Twin Research

Articles

Stroke Research in GenomEUtwin

David Gaista1 c1, Nancy L. Pedersena2, Markku Koskenvuoa3, Søren Baka4, Simona Giampaolia5, Kaare Christensena6 and Jaakko Kaprioa7

a1 Danish Twin Registry, University of Southern Denmark, Denmark; Department of Neurology, Odense University Hospital, Denmark. dg@dadlnet.dk

a2 Department of Medical Epidemiology and Statistics, Karolinska Institutet, Stockholm, Sweden.

a3 University of Turku, Finland.

a4 Danish Twin Registry, University of Southern Denmark, Denmark; Department of Neurology, Odense University Hospital, Denmark.

a5 Italian Twin Registry, Istituto Superiore di Sanità, Rome, Italy.

a6 Danish Twin Registry, University of Southern Denmark, Denmark.

a7 The Finnish Twin Cohort Study, Department of Public Health, University of Helsinki, Helsinki, Finland.

Abstract

Stroke is one of the leading causes of severe disability and death in the world. In the present article we outline possibilities and limitations for future stroke research within the GenomEUtwin. The combined sample of twins born before 1958 from Denmark, Finland, and Sweden, and available for follow-up into the second millennium for non-fatal and fatal stroke events through national inpatient and death registers exceeds 70,000 twin pairs. This sample size will enable the study of genetic influences on stroke and major stroke subtypes. Large samples of twins in GenomEUtwin have been followed up repeatedly through interviews and questionnaires concerning a variety of exposures and potential risk factors for stroke. We briefly outline how this information can be combined with the health register information for epidemiologic and genetic epidemiologic studies of stroke. We also present the number of twin pairs concordant and discordant for stroke in Denmark, Finland and Sweden, and time lags between events for twins concordant for stroke. This information illustrates that the number of affected sib pairs for linkage studies is relatively limited, but the sample sizes are promising for association studies.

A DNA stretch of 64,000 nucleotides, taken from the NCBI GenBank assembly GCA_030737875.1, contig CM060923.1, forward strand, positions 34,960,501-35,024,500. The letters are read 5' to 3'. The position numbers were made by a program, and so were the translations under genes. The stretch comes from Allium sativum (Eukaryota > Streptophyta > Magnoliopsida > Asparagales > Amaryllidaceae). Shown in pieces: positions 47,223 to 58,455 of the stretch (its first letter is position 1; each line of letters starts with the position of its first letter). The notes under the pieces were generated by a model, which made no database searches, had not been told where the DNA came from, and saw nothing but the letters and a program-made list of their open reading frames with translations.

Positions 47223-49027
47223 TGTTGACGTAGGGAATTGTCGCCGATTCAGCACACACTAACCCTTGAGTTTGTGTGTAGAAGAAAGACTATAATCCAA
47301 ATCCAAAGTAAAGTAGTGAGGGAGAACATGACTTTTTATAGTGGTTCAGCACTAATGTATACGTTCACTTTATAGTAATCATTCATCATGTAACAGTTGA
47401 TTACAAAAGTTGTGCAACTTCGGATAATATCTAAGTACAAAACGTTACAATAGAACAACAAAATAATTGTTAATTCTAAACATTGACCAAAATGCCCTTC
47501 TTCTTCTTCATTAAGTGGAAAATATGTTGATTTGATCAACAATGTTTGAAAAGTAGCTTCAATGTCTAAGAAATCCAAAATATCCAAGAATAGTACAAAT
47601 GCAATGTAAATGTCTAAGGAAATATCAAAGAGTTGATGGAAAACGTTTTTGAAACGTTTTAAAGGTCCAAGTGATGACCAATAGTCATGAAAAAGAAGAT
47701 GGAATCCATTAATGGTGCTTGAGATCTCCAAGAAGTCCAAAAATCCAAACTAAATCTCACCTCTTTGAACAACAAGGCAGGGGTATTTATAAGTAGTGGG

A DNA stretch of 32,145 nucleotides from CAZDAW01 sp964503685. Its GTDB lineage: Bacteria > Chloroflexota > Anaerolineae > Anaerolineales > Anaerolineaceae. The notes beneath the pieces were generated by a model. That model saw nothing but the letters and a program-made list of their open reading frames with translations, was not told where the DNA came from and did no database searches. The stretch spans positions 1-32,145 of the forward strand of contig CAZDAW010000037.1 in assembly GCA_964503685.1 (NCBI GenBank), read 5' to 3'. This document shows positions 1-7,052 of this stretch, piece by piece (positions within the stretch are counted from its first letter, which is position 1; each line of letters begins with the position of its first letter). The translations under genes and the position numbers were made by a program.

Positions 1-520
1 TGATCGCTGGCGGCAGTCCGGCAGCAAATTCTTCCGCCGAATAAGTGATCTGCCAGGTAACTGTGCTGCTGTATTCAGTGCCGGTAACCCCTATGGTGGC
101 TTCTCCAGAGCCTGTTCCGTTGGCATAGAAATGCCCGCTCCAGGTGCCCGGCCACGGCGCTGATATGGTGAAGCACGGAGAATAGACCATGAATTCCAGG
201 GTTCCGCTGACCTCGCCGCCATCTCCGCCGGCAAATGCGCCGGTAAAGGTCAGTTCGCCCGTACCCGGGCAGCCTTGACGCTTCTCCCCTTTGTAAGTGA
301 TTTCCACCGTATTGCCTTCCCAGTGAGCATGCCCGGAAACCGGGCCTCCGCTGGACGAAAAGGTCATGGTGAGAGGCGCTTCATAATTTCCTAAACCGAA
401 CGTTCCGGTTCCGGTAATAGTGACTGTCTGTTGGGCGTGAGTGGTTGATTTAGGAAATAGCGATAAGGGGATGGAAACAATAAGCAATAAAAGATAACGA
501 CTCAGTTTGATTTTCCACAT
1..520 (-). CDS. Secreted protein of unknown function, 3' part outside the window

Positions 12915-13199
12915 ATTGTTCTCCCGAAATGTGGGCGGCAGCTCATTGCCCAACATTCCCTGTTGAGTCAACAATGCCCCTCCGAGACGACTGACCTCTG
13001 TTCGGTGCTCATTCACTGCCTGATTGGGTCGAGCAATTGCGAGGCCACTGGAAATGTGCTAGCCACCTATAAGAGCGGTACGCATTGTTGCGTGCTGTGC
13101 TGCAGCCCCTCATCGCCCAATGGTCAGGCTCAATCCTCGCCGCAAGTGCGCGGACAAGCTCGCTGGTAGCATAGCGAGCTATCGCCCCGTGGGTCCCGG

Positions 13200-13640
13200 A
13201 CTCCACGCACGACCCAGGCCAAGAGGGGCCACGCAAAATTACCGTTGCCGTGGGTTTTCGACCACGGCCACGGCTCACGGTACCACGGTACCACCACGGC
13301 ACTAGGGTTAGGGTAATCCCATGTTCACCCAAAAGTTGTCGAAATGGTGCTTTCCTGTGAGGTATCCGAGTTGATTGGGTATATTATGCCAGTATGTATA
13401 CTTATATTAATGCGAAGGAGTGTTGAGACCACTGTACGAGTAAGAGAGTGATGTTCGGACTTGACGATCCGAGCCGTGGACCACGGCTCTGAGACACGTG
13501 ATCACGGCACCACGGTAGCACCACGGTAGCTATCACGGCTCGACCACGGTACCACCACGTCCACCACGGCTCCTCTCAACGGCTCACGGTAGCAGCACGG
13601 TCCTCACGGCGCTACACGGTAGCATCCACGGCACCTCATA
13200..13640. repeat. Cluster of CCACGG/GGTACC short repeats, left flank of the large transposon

Correspondence:

c1 Address for correspondence: David Gaist, MD, PhD, Danish Twin Registry, Epidemiology, Institute of Public Health, Sdr. Boulevard 23A, 5000 Odense C Denmark.

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